In former times, young lawyers worked for little, and legal secretaries were generally paid as supplemental wage earners, not bread winners. Many legal tasks required by clients, that did not generate much in fees, could be performed by young lawyers and law clerks since their compensation was low. The great jump in starting salaries of new law school graduates boosted interest in the so- called paralegal assistant. These non-lawyer employees can generally perform legal tasks at lower cost than young lawyers.
This new member of the law office team is trained in some aspects of law, either through formal instruction at a school, or through on-the-job training in a law office. Many of the tasks now assigned to the paralegal were once (and in many offices still are) performed by legal secretaries. Many experienced senior legal secretaries have been promoted, in some measure, to the ranks of paralegals, often in title if not in pay. And some have given up the title and some of the functions of being a secretary in favor of this new occupation.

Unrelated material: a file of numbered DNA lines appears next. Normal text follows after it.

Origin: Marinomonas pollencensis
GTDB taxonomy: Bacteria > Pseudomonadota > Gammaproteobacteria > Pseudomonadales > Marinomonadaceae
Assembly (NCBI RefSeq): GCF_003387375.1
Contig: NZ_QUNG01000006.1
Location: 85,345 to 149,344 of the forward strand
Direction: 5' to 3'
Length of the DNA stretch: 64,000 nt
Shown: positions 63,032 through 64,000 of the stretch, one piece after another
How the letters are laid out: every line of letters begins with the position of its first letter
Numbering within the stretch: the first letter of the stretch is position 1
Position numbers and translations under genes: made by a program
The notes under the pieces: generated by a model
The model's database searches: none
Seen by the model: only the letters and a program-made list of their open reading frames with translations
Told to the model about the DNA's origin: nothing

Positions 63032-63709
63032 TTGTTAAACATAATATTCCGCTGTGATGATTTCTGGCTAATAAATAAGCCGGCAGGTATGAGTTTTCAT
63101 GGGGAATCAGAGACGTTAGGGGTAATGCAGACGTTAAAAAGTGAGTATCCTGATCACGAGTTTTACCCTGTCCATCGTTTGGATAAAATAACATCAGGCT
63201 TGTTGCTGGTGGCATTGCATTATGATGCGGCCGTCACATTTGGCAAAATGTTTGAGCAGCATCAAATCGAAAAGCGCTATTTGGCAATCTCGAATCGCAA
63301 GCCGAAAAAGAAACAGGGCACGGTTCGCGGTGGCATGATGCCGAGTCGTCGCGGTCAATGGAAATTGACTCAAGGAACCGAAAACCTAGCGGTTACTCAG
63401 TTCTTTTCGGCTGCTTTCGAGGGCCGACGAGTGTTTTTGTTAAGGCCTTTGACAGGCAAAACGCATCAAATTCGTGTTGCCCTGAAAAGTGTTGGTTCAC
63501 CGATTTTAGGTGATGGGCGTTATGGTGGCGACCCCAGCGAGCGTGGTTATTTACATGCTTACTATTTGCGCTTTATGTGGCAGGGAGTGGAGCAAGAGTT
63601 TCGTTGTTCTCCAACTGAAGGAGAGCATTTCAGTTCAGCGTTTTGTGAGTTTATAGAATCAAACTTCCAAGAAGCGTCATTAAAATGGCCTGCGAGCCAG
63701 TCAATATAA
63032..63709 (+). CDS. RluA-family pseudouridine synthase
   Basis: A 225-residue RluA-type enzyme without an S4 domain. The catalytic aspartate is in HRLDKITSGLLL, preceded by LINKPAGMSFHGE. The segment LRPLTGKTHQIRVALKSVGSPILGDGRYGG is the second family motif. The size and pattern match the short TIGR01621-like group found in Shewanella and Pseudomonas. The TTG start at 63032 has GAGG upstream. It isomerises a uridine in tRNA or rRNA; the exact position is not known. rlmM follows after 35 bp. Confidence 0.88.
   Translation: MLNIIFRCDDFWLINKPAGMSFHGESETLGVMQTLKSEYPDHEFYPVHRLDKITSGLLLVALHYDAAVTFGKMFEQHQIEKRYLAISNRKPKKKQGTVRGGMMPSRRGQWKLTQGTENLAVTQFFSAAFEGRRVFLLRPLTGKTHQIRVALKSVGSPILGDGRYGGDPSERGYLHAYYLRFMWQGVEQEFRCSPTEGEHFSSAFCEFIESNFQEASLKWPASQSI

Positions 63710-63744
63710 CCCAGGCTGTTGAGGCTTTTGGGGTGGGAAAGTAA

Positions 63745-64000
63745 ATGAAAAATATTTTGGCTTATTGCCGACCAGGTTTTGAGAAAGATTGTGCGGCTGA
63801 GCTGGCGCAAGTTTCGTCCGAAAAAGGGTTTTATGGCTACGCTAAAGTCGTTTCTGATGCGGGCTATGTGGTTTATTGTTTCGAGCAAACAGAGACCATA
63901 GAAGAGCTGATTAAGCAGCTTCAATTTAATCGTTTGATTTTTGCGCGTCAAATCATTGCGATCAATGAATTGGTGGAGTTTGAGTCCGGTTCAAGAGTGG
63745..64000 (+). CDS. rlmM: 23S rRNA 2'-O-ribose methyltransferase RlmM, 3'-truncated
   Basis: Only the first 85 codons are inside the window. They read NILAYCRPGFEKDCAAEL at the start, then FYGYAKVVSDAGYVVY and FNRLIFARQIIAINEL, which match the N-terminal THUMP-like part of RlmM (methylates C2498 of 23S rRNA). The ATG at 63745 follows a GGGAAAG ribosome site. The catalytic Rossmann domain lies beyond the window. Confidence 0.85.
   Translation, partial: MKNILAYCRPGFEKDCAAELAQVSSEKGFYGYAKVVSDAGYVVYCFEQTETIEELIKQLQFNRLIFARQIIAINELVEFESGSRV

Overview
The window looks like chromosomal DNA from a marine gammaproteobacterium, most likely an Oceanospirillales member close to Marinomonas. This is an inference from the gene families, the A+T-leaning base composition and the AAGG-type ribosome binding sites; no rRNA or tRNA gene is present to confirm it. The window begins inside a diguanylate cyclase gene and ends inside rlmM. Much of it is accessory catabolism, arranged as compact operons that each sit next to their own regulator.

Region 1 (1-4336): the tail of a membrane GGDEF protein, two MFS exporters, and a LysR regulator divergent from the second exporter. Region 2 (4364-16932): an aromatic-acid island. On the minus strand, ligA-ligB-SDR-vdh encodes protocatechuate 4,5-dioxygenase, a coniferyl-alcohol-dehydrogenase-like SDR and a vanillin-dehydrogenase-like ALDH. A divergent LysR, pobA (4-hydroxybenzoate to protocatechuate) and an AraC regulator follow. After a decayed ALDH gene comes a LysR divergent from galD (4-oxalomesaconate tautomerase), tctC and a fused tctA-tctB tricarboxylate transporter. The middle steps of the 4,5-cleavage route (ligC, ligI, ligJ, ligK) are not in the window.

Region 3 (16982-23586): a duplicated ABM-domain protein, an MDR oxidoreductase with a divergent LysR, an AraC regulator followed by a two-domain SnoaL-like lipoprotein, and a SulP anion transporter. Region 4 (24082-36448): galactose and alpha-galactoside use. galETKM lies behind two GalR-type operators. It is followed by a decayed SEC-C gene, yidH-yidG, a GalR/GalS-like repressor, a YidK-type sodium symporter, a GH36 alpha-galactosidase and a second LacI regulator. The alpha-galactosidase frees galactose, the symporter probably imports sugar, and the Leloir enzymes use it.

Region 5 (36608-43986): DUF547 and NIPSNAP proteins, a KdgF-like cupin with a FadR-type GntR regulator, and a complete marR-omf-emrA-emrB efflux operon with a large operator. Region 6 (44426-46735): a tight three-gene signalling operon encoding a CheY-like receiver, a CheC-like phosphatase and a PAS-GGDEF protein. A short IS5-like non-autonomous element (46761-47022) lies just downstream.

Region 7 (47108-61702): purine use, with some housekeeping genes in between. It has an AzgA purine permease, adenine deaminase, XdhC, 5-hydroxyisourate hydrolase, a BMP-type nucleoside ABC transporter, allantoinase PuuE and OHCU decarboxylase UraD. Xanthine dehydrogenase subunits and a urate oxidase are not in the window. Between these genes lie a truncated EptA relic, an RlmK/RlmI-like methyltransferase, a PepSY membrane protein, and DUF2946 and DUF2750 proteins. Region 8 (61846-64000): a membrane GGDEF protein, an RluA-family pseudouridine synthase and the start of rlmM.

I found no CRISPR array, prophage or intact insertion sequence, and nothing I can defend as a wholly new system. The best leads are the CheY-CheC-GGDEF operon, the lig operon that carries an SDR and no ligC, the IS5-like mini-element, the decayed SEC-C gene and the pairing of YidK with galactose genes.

Where the paralegal functions have been carefully separated from the tasks of legal secretaries, the job content of the latter group has generally diminished since they no longer perform "paralegal" tasks.
At the same time, the technology of word processing and machine dictation has begun to erode the most cherished old secretarial skill, shorthand. The use of dictation equipment is so much more efficient for the lawyer and for the secretary that more and more law offices are insisting on its exclusive use. Where shorthand use persists, rationalizations are used to excuse it. (Example: It's more efficient for short letters. I can't talk to a machine.) But the trend is clear. The economics of machine dictation make its use mandatory. Shorthand is doomed.